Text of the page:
Prompt is for a Wordle. Use one, some, or all of the folllowing words: reverberate, dizzy, squall, tomorrow, emporium, flinch, fierce, rust, saffron, pepper, tendril, crow. I got all but 2.
First, tendrils of smoke crept under the door,
then, the fierce pungent squall of
grandpa’s medical marijuana burst forth
as we entered his bedroom, reverberations
of his laughter peppered with colorful invectives
greeting us in the laden air, making us even dizzier.
Propped by pillows, sitting on top of his covers
wearing red pajamas, worn slippers and his saffron
smoking jacket - “No rust on me,” he crowed.
He was happier than I’d seen him in a decade.
Not Mary’s doing, Apple’s. He had an iPad
and could read again, write again. “Tomorrow,”
chuckled our nonagenarian, “ I start writing my memoirs.”
(This inspired by a news item in tonight's CNN about a 99 year old gal overjoyed she can see to read and write again by using her new iPad. Hooray for technology!)
Posted by Wanda McCollar at 9:35 PM
Wednesday, April 21, 2010
The 21st prompt deals with flaws as opposed to perfection, or perhaps both.
Some People Just Don’t Understand Parenting
She accepted the act of giving birth
as an agony of course but
she had hopes it’d
be worth it. Then she fussed, and
pampered, coaxed, and pondered,
couldn’t leave well enough
alone, but finally, with some small pride,
and no doubt overlooking what flaws
they might have, she let them go forth
and BAM one was stamped
ordinary, another flat, another
strange, even (horrors!)
She put them all away.
Posted by Wanda McCollar at 5:04 PM
Tuesday, April 20, 2010
Write a poem about a hero.
Ode to the Caped Crusader
You know, Batman, you made more sense to me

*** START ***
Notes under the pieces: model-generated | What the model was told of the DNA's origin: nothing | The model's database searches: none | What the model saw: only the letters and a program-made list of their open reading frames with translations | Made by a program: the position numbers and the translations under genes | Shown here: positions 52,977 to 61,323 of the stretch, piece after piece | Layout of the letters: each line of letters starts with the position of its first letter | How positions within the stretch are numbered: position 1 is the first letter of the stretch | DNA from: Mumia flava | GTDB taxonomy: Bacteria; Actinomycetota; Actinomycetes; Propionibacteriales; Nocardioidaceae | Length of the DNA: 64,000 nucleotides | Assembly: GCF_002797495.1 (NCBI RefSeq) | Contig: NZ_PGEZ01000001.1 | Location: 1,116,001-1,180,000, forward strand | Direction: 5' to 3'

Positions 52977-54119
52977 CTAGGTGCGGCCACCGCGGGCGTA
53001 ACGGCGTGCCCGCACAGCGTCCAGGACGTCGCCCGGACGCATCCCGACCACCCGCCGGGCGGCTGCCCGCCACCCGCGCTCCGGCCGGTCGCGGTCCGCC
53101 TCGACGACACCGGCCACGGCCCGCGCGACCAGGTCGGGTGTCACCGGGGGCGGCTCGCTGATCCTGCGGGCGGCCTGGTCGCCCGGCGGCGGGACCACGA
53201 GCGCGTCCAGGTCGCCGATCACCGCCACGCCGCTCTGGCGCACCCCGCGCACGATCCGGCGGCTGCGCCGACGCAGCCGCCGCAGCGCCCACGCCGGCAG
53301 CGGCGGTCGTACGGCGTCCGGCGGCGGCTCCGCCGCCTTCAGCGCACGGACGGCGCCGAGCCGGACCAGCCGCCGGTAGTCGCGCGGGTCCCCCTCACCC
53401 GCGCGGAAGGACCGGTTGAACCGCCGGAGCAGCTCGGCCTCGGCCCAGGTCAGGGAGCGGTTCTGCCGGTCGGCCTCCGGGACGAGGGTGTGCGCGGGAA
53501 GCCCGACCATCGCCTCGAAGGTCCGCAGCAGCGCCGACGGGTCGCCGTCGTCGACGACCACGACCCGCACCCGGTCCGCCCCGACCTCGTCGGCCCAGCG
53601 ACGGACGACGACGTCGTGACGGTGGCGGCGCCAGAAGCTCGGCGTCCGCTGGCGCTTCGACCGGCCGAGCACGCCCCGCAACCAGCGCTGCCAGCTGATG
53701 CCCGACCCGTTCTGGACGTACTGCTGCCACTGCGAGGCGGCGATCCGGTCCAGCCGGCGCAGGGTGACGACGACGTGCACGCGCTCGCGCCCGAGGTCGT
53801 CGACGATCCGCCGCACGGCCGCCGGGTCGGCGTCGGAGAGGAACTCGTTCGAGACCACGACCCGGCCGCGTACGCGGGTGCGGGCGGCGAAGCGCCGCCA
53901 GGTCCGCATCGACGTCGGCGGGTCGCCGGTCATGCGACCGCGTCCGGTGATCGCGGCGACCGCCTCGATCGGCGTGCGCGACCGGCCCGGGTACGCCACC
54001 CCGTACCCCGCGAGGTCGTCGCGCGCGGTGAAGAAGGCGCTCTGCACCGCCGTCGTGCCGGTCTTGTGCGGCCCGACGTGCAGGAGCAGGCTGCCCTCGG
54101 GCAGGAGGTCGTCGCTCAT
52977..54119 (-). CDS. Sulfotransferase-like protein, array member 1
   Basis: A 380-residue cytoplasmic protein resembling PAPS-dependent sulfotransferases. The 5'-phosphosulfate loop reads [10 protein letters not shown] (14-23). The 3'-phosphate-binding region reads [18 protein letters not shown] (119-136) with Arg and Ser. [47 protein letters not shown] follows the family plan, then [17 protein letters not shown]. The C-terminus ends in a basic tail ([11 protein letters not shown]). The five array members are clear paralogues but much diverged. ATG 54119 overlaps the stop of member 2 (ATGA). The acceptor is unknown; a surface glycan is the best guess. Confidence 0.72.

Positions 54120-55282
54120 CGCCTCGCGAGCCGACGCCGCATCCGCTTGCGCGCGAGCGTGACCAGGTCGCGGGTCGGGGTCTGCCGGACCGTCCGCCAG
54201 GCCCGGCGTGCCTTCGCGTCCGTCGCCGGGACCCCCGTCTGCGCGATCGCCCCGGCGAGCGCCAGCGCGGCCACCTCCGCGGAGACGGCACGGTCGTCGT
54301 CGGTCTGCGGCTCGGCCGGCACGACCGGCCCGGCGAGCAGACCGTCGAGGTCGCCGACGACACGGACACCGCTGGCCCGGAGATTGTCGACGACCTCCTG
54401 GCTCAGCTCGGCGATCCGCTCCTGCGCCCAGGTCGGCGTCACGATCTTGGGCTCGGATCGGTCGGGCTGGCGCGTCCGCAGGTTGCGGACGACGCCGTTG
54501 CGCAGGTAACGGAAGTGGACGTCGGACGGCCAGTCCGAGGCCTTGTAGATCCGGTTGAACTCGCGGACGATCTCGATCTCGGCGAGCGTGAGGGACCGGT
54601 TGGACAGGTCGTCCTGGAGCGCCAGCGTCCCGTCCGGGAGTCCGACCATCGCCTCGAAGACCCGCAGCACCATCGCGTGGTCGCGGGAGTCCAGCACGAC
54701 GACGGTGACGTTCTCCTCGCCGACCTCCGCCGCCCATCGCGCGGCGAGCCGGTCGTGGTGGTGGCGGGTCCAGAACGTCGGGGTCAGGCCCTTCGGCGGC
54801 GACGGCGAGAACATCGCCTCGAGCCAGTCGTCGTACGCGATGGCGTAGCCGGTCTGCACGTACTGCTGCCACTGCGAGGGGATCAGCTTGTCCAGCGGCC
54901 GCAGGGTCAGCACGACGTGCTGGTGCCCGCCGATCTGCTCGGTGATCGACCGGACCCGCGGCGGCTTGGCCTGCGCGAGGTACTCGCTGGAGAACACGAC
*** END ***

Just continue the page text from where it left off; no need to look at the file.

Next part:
than that other guy in the blue tights, after all –
how could he fight crime on a reporter’s pay
even if he didn’t have to buy plane tickets,
better to be a rich philanthropist and have a batmobile, batplane
and all those cool gadgets stashed away in your bat cave.
I understand the utility belt
and the boots and bat cape and the need to fight crime
but I was disappointed you chose Robin
it should’ve been Batman and Wanda,
lord knows my skinned knees proved I practiced.
Posted by Wanda McCollar at 8:58 PM
Monday, April 19, 2010
Today's prompt - write about a moment of sudden understanding.
Knowledge Often Arrives Ungraciously
In Japan where we lived
it dishonored neighbors
to lock one's front door.
A neighbor would never knock
but open the door and call
Anata wa koko desu ka?
If receiving no answer,
honored neighbor was free
to remove shoes at the threshold
and wait inside.
My shower room adjoined
the living room. Need I go on?
It was a good warm shower
I enjoyed that day until
I spied a very large spider
on the opposite wall who then
jumped across that safe space
to within inches of my face.
I ran shrieking into my living room
and there sat my landlord
most formally attired,
most formally posed,
in contrast to my nudity, of course.
Without a twitch of eye
he said in his impeccable English,
I wish to invite you and your family
to dinner next week but I see
there is a problem with the plumbing.
Posted by Wanda McCollar at 6:50 PM
Sunday, April 18, 2010
Today's prompt is to write about a feline creature - tiger, panther, or a bit more domesticated.
Seeing me busy,
with a swift silent leap
she’s on my desk,
pausing to lick her paws